Jameela Jamil has expressed the hurt that she’s felt over being made to "look white" in photo shoots throughout her career, explaining the negative impact that airbrushing has had on her mental health.
When Jamil first decided to move to Los Angeles from England, she was told that she was “too old, too ethnic and too fat” to succeed in Hollywood.
Now a star in the universally acclaimed sitcom The Good Place, the presenter and actress has spoken about how on many occasions she’s been airbrushed to look “more acceptable to a Caucasian audience” when taking part in photo shoots.
“People have made me look white in so many of the magazines and campaigns I’ve shot for,” she told Krishnan Guru-Murthy for the Channel 4 News podcast Ways to Change the World.
“That hurts me. That hurts me from a cultural point of view.
“People change my nose to make it look more like a little Caucasian nose and they’ve changed the colour of my skin to make it lighter and to make me look more acceptable, perhaps, to a Caucasian audience. It hurts my feelings.”
Jamil feels very strongly about the way in which airbrushing can alter the relationship people have with their bodies, as it can make them feel as though they’re “not good enough”.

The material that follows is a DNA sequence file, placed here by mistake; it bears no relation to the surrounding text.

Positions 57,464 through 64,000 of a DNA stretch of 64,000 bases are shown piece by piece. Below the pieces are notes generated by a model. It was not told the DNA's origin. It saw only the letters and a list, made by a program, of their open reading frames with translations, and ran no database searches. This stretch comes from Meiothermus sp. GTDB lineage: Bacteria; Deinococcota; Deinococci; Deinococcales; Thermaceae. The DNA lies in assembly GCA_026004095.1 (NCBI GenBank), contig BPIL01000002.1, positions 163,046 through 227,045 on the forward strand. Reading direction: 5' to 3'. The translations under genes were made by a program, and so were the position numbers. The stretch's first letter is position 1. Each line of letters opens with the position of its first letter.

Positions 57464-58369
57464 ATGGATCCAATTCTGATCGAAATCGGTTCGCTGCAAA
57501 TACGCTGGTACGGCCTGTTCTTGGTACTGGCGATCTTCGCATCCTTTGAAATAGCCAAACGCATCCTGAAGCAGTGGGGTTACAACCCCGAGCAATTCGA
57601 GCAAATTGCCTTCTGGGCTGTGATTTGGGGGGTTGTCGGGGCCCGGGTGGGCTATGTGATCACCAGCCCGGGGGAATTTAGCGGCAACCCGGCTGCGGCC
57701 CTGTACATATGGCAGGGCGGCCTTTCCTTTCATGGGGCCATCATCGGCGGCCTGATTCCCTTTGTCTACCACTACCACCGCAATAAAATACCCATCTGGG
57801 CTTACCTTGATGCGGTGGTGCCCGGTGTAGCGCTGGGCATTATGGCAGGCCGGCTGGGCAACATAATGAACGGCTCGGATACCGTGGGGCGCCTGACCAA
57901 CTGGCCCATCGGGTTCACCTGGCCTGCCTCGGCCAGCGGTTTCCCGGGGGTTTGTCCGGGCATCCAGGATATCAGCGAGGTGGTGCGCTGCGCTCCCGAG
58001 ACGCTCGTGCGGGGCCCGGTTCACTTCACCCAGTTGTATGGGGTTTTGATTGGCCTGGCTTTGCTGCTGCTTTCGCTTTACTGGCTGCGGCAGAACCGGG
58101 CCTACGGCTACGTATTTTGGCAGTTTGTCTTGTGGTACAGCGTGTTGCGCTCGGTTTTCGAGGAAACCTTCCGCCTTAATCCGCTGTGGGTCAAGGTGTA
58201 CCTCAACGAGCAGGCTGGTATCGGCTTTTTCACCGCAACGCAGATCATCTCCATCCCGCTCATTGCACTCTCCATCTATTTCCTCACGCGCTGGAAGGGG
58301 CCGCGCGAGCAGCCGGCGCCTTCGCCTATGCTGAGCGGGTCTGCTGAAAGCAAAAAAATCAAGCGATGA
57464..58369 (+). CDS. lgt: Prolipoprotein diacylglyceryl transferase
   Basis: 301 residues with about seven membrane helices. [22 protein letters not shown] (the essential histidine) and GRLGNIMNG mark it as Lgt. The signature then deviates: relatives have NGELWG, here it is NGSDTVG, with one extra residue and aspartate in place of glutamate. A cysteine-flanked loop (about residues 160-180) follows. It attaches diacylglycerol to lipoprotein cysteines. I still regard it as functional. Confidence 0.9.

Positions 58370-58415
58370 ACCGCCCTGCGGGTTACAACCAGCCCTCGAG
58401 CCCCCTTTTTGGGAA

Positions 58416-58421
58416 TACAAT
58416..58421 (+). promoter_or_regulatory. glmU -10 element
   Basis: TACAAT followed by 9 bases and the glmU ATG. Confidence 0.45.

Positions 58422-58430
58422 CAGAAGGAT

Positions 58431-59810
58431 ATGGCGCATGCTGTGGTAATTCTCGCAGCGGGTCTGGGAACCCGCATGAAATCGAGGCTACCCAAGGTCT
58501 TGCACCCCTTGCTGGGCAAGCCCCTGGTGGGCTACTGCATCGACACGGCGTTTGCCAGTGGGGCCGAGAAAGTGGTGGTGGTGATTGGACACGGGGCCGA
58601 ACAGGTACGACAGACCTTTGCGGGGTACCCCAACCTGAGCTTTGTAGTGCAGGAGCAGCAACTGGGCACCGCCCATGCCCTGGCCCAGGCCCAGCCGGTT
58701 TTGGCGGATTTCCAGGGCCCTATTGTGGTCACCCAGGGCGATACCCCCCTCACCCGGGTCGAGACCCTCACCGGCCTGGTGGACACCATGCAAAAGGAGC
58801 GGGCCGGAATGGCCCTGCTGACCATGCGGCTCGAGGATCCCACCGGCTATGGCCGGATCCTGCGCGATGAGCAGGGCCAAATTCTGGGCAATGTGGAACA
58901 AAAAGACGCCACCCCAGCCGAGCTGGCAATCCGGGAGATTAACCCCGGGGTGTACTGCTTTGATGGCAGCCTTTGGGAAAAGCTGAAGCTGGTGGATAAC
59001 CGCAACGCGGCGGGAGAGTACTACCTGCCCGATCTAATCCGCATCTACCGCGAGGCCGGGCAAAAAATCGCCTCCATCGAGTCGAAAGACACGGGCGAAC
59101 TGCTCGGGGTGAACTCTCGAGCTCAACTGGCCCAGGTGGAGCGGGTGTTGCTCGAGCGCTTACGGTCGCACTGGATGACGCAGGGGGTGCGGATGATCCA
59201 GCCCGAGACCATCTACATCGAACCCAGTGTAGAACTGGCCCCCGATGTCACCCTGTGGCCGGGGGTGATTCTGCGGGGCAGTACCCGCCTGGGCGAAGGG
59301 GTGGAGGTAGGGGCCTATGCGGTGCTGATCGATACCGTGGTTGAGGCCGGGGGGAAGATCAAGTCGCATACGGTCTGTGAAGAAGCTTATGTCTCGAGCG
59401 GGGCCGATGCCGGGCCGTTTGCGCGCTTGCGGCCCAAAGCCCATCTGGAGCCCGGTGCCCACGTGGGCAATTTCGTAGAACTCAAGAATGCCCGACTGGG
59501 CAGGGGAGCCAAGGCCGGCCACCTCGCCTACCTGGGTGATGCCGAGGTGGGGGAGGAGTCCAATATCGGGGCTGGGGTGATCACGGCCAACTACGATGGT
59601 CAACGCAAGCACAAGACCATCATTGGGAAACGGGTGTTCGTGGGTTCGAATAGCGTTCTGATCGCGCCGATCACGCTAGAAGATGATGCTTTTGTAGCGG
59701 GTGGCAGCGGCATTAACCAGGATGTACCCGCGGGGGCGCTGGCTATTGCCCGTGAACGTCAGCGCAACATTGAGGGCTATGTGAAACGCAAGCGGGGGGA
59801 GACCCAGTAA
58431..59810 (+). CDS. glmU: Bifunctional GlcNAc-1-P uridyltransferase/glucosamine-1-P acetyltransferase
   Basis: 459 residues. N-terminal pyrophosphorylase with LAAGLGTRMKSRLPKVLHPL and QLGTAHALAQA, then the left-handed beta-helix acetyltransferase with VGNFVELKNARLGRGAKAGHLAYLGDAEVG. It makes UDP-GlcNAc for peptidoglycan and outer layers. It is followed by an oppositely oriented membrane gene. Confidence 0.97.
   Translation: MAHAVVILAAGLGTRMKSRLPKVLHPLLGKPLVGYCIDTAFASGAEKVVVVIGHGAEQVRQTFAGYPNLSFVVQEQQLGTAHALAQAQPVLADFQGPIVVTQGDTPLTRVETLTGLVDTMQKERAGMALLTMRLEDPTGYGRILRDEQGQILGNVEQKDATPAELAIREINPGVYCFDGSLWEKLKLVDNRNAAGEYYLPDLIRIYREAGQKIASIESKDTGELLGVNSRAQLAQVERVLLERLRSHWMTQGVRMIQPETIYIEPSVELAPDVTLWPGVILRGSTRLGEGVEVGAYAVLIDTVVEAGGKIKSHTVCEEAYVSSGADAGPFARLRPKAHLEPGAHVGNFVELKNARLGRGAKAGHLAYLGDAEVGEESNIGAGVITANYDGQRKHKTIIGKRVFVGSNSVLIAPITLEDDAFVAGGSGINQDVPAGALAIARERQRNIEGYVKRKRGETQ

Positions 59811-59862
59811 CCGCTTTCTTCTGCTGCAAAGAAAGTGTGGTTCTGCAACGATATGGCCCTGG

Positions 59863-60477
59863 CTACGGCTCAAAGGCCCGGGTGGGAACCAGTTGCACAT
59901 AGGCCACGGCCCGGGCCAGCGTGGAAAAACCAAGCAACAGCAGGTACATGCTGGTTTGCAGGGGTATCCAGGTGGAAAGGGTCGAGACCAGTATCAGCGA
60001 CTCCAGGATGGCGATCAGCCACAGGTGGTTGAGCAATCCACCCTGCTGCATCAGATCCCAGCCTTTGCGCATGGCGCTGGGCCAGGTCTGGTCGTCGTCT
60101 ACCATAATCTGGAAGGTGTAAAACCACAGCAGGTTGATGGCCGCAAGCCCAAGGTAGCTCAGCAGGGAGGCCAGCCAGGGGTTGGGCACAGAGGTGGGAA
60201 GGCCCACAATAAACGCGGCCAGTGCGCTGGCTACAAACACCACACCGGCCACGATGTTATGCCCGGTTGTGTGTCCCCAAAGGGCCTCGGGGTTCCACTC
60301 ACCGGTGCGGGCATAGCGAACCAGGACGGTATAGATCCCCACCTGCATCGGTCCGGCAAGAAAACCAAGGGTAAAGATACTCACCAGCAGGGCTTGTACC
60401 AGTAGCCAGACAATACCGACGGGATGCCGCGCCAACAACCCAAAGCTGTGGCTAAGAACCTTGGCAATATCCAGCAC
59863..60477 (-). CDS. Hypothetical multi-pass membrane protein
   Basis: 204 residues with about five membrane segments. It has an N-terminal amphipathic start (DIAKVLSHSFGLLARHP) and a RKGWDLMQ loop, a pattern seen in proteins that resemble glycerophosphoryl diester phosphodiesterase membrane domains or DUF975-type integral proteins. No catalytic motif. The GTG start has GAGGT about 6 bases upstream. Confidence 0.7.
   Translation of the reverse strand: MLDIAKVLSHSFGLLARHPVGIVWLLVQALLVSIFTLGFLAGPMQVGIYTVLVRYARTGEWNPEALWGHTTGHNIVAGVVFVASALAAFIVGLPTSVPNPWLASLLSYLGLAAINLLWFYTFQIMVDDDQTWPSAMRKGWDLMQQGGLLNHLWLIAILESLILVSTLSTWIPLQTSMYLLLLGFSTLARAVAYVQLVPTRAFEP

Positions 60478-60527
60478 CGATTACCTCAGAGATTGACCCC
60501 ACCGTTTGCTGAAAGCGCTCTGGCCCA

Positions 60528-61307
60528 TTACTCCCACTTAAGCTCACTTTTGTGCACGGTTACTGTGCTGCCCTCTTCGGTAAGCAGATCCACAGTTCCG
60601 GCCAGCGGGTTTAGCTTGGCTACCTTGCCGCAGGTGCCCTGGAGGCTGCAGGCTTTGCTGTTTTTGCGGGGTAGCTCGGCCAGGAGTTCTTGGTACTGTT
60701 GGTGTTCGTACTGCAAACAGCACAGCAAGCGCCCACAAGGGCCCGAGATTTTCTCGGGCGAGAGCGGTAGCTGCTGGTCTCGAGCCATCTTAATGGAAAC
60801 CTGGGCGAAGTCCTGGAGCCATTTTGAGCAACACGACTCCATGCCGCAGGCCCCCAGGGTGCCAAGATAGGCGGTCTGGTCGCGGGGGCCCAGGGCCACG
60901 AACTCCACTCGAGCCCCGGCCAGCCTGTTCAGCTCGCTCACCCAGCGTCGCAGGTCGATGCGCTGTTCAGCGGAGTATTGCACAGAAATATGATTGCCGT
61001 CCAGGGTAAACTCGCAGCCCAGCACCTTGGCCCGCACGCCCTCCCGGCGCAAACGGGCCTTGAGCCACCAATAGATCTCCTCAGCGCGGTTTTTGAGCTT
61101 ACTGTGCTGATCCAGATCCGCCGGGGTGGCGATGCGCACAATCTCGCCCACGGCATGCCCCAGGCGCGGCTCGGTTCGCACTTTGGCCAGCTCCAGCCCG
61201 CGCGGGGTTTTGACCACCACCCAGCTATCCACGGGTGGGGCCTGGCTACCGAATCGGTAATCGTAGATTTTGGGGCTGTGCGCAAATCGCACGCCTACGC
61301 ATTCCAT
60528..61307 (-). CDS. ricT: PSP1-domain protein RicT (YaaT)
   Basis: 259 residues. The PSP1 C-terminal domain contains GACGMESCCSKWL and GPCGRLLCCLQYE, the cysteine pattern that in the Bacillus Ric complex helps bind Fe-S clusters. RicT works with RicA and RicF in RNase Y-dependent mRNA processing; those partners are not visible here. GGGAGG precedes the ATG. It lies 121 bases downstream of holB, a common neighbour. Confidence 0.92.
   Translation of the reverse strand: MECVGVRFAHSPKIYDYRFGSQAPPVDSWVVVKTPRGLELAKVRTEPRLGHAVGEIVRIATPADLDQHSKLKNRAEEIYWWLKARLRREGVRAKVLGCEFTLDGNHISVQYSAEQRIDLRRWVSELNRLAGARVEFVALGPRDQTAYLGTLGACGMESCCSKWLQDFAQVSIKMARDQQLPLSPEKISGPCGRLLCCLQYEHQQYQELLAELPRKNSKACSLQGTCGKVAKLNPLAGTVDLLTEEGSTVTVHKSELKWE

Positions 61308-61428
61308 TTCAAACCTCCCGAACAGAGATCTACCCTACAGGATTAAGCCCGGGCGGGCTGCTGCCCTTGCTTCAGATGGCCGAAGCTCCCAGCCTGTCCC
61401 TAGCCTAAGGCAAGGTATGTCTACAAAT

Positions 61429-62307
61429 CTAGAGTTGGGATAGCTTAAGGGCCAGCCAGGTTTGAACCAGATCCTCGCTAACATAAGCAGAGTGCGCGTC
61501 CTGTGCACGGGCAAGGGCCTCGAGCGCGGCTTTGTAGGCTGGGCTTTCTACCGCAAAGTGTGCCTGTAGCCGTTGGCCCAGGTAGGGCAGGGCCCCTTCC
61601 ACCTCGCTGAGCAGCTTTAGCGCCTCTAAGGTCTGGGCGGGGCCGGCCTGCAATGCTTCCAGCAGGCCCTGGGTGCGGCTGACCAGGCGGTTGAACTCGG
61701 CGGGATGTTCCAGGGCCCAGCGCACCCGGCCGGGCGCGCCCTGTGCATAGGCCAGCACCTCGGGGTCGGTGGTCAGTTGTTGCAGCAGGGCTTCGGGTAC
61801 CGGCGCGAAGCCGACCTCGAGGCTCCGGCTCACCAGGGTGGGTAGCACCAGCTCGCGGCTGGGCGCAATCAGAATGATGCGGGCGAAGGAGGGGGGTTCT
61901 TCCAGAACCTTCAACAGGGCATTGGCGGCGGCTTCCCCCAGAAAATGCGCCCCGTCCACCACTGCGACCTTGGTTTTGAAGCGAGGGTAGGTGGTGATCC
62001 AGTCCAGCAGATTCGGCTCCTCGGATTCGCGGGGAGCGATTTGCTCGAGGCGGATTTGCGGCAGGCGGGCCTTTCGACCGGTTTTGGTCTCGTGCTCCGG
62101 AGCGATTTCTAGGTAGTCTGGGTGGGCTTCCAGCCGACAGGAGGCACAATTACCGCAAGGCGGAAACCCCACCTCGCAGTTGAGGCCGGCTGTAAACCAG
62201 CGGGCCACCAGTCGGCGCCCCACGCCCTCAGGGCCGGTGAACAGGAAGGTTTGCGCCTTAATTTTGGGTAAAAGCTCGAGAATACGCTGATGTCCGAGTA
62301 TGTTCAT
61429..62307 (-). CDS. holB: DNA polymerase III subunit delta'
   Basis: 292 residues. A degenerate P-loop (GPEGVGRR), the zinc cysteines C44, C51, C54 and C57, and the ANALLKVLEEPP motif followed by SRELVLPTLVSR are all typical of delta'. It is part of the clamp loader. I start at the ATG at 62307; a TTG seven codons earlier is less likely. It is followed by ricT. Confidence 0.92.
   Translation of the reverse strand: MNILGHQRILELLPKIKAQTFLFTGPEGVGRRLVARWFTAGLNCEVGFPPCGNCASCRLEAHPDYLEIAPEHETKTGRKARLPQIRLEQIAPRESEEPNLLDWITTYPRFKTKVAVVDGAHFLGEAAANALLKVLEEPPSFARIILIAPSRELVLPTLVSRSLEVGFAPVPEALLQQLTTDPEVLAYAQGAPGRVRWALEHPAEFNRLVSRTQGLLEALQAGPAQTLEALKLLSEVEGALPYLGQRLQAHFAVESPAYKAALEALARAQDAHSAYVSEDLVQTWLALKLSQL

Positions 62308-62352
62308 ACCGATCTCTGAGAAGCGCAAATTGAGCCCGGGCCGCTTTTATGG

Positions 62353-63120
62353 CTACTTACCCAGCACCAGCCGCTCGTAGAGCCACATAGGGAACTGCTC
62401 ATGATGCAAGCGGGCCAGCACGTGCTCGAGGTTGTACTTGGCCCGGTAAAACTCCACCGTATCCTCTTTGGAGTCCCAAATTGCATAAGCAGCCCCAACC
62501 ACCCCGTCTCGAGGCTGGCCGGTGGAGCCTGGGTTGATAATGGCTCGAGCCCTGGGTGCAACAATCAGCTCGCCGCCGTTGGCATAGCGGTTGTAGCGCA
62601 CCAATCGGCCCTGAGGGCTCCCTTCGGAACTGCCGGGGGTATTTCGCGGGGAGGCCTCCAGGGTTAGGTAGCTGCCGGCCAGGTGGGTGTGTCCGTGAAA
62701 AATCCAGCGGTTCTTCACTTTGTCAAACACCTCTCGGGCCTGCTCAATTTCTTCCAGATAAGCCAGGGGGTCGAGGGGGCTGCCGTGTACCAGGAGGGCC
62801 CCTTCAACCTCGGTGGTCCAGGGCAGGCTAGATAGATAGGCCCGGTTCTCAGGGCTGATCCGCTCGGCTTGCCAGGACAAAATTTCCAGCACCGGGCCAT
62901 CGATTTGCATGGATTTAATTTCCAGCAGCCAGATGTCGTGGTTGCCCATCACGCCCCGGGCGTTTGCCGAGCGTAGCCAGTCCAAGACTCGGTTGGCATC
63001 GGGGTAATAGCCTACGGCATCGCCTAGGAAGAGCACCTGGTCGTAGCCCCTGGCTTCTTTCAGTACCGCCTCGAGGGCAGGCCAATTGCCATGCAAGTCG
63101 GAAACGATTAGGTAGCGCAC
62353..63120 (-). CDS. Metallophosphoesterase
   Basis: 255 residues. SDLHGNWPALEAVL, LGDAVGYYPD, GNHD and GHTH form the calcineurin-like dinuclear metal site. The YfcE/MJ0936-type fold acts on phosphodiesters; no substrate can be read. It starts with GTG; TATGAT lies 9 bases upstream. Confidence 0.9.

“Airbrushing and changing my ethnicity is bad for my mental health, it’s not just bad for the mental health of the girls who are looking at it,” she said.
“It makes me dislike what I’m seeing in the mirror. It sends a direct message from the editor to me and from whoever Photoshops my image to me, that I am not good enough as I am, that the way I turned up on the set that day wasn’t good enough.
“It’s dangerous for the women in this position as much as it is for everyone reading it.”
Following the growth of the Time’s Up movement and the creation of Jamil’s I Weigh campaign, the actor and presenter feels that she now has more autonomy when taking part in photo shoots, ensuring that “nothing is altered.”
However, this hasn’t always been the case.
“You’re not given approval,” Jamil said, when asked whether she was aware that images of her had been altered in the past to make her look more white.
“You have no idea what photo they’re going to use, you’re not given any power, you have no autonomy.
“Only now do I have some sort of autonomy and I’m going to use it as much as I can and take as much advantage of it as I can to try and never be part of the problem that really destroyed my teen years.”
Earlier this year Jamil launched the I Weigh movement, which has seen thousands of people share what they “weigh” on social media in terms of their personalities and proudest achievements.
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